It was the old schoolhouse. I believe I shall explain in another place, in this volume, that it stood where Parker's Hotel stands, and my room occupied the spot in space where you, Florence, and you, Theodora, dined with your aunt Dorcas last Wednesday before you took the cars for Andover,--the ladies' dining-room looking on what was then Cook's Court, and is now Chapman Place. Who Cook was I know not. The "Province Street" of to-day was then much more fitly called "Governor's Alley." For boys do not know that that minstrel-saloon so long known as "Ordway's," just now changed into Sargent's Hotel, was for a century, more or less, the official residence of the Governor of Massachusetts. It was the "Province House."

On the top of it, for a weathercock, was the large mechanical brazen Indian, who, whenever he heard the Old South clock strike twelve, shot off his brazen arrow. The little boys used to hope to see this. But just as twelve came was the bustle of dismissal, and I have never seen one who did see him, though for myself I know he did as was said, and have never questioned it. That opportunity, however, was up stairs, in Mr. Dixwell's room. In my room, in the basement, we had no such opportunity.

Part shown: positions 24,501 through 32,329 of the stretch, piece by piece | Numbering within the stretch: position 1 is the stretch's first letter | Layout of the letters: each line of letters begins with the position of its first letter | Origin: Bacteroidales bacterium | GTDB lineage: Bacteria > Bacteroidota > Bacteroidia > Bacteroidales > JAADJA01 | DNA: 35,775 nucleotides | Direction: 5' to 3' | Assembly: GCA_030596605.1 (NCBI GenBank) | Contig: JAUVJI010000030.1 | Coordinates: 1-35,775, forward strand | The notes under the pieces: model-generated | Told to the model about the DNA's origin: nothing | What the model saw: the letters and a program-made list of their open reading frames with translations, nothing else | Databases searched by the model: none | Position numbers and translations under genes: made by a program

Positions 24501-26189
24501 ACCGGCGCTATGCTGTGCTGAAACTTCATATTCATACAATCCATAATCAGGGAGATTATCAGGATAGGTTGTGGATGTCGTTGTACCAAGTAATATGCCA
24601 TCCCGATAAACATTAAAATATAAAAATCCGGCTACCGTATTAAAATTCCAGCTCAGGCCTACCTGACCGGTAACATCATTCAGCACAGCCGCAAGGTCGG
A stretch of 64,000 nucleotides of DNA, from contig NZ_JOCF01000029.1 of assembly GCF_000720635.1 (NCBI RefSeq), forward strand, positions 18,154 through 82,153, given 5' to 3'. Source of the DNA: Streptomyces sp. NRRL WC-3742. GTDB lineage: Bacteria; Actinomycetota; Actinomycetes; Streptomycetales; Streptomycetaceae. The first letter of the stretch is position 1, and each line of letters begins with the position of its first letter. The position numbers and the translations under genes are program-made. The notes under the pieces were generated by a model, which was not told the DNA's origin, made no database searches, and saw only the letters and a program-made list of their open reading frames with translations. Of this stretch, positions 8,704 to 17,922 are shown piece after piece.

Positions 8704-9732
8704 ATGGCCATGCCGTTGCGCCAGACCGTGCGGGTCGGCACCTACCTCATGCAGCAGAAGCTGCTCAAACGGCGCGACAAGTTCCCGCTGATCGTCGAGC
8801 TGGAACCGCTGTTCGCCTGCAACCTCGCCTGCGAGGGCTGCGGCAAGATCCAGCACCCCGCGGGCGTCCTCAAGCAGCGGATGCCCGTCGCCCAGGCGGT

The glory of our room was that it was supposed, rightly or not, that a part of it was included in the old schoolhouse which was there before the Revolution. There were old men still living who remembered the troublous times, the times that stirred boys' souls, as the struggle for independence began. I have myself talked with Jonathan Darby Robbins, who was himself one of the committee who waited on the British general to demand that their coasting should not be obstructed. There is a reading piece about it in one of the school-books. This general was not Gage, as he is said to be in the histories, but General Haldimand; and his quarters were at the house which stood nearly where Franklin's statue stands now, just below King's Chapel.

His servant had put ashes on the coast which the boys had made, on the sidewalk which passes the Chapel as you go down School Street. When the boys remonstrated, the servant ridiculed them,--he was not going to mind a gang of rebel boys. So the boys, who were much of their fathers' minds, appointed a committee, of whom my friend was one, to wait on General Haldimand himself. They called on him, and they told him that coasting was one of their inalienable rights and that he must not take it away. The General knew too well that the people of the town must not be irritated to take up his servant's quarrel, and he told the boys that their coast should not be interfered with.

So they carried their point. The story-book says that he clasped his hands and said, "Heavens! Liberty is in the very air! Even these boys speak of their rights as do their patriot sires!" But of this Mr. Robbins told me nothing, and as Haldimand was a Hessian, of no great enthusiasm for liberty, I do not, for my part, believe it.

155+ pages - 8 x 5 inches SoftCover